E-learning is a type of web-based content, and therefore, the technical standards outlined in the WCAG and Section 508 §1194.22 apply, if you want or need to make your e-learning courses accessible to those with disabilities. If you’re creating e-learning content for a U.S. government entity, your e-learning content likely needs to be 508-compliant. Several state government entities also require 508-compliance. Also, if you’re not creating e-learning courses directly for a government agency, but you provide services to or are funded by the government, it’s likely that some form of 508-compliance also applies to you.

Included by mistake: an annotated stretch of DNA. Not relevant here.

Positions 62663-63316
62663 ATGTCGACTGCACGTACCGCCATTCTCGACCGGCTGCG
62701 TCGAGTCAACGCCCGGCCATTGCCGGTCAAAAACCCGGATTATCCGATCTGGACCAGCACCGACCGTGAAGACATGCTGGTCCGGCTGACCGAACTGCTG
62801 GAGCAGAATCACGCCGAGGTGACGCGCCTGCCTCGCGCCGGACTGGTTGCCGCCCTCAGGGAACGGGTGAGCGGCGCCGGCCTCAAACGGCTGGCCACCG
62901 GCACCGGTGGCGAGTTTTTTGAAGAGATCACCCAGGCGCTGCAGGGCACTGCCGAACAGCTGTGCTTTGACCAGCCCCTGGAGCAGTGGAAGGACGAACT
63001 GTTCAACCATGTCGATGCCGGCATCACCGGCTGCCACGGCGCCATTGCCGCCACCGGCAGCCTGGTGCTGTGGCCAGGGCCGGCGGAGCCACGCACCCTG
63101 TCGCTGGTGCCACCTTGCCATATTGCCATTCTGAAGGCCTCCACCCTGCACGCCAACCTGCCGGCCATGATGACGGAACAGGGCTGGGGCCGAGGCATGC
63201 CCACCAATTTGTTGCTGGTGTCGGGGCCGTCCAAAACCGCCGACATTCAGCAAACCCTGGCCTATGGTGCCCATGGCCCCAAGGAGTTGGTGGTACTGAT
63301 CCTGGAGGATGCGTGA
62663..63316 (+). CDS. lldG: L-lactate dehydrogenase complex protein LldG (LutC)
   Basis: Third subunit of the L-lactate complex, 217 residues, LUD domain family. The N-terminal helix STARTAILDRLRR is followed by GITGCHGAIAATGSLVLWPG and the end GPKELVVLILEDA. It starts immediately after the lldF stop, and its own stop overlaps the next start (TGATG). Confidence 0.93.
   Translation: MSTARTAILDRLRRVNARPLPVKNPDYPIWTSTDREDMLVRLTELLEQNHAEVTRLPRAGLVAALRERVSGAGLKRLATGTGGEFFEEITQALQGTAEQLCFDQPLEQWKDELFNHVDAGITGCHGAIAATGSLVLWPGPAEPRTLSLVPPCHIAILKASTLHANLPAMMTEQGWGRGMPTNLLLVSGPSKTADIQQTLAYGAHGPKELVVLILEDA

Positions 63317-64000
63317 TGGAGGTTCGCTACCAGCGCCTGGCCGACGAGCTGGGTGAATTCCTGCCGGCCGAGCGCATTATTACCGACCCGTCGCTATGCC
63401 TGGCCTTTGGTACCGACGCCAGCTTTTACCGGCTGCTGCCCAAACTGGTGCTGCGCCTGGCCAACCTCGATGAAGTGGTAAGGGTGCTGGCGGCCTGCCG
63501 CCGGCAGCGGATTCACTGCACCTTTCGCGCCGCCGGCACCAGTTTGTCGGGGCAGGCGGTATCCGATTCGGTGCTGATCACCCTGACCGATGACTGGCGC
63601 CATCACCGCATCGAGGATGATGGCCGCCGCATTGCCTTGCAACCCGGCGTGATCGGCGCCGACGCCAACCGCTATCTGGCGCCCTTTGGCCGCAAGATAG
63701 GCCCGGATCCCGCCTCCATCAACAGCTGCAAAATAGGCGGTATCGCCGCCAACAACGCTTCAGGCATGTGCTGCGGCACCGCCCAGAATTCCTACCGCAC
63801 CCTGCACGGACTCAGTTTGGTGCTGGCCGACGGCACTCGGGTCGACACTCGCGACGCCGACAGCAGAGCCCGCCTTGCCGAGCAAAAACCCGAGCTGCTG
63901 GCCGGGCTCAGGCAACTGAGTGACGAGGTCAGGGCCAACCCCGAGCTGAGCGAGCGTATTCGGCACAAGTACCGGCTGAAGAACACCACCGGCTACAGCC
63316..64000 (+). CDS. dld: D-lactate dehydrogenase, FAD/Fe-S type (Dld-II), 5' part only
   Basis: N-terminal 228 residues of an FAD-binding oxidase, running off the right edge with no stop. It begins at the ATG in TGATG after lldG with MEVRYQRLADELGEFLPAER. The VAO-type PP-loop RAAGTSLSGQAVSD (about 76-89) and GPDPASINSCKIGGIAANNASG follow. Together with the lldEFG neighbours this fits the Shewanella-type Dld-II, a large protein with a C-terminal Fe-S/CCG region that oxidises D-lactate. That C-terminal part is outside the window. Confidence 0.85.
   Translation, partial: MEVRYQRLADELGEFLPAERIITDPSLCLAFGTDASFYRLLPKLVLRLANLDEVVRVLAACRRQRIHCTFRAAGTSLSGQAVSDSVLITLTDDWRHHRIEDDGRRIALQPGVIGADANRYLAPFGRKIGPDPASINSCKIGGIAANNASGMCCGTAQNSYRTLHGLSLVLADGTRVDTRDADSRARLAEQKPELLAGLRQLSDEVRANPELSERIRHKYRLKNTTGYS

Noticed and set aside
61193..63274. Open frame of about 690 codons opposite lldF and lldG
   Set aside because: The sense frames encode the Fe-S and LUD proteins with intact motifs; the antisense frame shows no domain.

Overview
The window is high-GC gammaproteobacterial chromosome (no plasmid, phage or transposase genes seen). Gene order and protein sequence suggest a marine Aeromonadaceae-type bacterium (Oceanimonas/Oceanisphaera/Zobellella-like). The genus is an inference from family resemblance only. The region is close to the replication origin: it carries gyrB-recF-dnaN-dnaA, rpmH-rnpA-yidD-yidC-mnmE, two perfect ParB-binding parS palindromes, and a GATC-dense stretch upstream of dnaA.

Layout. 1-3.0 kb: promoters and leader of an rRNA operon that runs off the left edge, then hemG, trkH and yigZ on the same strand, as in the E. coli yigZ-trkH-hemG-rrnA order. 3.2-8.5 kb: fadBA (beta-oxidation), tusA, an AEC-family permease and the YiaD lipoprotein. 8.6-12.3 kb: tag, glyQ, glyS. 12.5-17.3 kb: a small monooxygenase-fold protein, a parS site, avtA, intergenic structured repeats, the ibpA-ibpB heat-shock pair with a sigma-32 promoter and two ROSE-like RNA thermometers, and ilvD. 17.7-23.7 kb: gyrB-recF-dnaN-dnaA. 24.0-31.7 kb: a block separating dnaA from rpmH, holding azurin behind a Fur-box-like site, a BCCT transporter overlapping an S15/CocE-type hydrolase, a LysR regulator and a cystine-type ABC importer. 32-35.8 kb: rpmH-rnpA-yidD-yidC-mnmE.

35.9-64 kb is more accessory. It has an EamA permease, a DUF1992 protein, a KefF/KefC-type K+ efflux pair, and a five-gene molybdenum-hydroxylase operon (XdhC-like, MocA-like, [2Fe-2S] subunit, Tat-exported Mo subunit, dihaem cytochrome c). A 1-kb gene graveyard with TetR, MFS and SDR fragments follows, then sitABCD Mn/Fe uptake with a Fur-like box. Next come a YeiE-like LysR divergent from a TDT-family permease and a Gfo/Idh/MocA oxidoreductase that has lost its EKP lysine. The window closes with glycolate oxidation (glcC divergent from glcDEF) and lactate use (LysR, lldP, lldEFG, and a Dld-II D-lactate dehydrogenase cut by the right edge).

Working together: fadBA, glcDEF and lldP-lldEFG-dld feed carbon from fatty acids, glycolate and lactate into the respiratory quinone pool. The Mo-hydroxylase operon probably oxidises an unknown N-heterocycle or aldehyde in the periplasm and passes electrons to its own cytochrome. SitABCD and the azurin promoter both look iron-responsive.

Similar laws exist in other countries for their government entities, but most other countries have chosen to adopt WCAG as a legal requirement, rather than drafting their own rules. So if you’re creating e-learning content for government entities in other countries, there’s a chance that some level of the WCAG applies to you.
Even if you aren’t required by law to meet the guidelines, isn’t making your e-learning courses more accessible to people with disabilities the right thing to do? You may immediately think “Yes,” however, that the extra cost, effort, and sometimes compromised experience keep many non-government organizations from making accessibility a priority. Instead, they will often choose to use “reasonable accommodation” and provide training in another way, such as having someone sit down with the person and go through the training together.
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Source: Accessibility for E-Learning: Section 508 and WCAG